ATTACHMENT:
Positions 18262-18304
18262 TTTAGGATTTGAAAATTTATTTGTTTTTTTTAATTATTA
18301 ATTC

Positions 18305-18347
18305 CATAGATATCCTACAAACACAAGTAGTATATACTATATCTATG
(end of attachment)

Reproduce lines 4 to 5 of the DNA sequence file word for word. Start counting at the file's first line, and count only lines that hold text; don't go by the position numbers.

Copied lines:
Positions 18305-18347
18305 CATAGATATCCTACAAACACAAGTAGTATATACTATATCTATG